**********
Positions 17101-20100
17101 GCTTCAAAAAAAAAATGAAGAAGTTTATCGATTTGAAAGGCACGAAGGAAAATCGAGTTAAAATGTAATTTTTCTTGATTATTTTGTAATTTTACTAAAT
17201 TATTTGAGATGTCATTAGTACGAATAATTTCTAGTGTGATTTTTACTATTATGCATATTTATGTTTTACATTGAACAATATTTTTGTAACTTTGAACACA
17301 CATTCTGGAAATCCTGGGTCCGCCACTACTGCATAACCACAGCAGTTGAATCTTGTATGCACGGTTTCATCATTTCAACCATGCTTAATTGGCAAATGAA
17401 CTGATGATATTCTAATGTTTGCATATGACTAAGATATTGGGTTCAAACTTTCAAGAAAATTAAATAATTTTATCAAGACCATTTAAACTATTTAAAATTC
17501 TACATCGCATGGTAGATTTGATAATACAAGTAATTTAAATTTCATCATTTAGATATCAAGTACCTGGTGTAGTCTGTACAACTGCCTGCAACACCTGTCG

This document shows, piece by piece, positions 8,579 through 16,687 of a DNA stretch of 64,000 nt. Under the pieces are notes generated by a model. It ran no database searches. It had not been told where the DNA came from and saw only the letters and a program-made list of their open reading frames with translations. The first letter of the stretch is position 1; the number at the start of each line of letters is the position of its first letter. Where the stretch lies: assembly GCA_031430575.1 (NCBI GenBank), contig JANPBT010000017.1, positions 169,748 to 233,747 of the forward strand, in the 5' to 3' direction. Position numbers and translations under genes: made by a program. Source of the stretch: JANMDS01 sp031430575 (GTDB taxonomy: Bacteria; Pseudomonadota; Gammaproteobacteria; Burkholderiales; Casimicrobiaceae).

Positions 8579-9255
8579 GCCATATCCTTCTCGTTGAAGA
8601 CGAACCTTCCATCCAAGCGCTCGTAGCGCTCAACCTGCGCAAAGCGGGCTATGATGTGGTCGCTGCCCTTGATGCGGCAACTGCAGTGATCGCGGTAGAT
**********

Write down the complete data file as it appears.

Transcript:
Positions 17101-20100
17101 GCTTCAAAAAAAAAATGAAGAAGTTTATCGATTTGAAAGGCACGAAGGAAAATCGAGTTAAAATGTAATTTTTCTTGATTATTTTGTAATTTTACTAAAT
17201 TATTTGAGATGTCATTAGTACGAATAATTTCTAGTGTGATTTTTACTATTATGCATATTTATGTTTTACATTGAACAATATTTTTGTAACTTTGAACACA
17301 CATTCTGGAAATCCTGGGTCCGCCACTACTGCATAACCACAGCAGTTGAATCTTGTATGCACGGTTTCATCATTTCAACCATGCTTAATTGGCAAATGAA
17401 CTGATGATATTCTAATGTTTGCATATGACTAAGATATTGGGTTCAAACTTTCAAGAAAATTAAATAATTTTATCAAGACCATTTAAACTATTTAAAATTC
17501 TACATCGCATGGTAGATTTGATAATACAAGTAATTTAAATTTCATCATTTAGATATCAAGTACCTGGTGTAGTCTGTACAACTGCCTGCAACACCTGTCG

This document shows, piece by piece, positions 8,579 through 16,687 of a DNA stretch of 64,000 nt. Under the pieces are notes generated by a model. It ran no database searches. It had not been told where the DNA came from and saw only the letters and a program-made list of their open reading frames with translations. The first letter of the stretch is position 1; the number at the start of each line of letters is the position of its first letter. Where the stretch lies: assembly GCA_031430575.1 (NCBI GenBank), contig JANPBT010000017.1, positions 169,748 to 233,747 of the forward strand, in the 5' to 3' direction. Position numbers and translations under genes: made by a program. Source of the stretch: JANMDS01 sp031430575 (GTDB taxonomy: Bacteria; Pseudomonadota; Gammaproteobacteria; Burkholderiales; Casimicrobiaceae).

Positions 8579-9255
8579 GCCATATCCTTCTCGTTGAAGA
8601 CGAACCTTCCATCCAAGCGCTCGTAGCGCTCAACCTGCGCAAAGCGGGCTATGATGTGGTCGCTGCCCTTGATGCGGCAACTGCAGTGATCGCGGTAGAT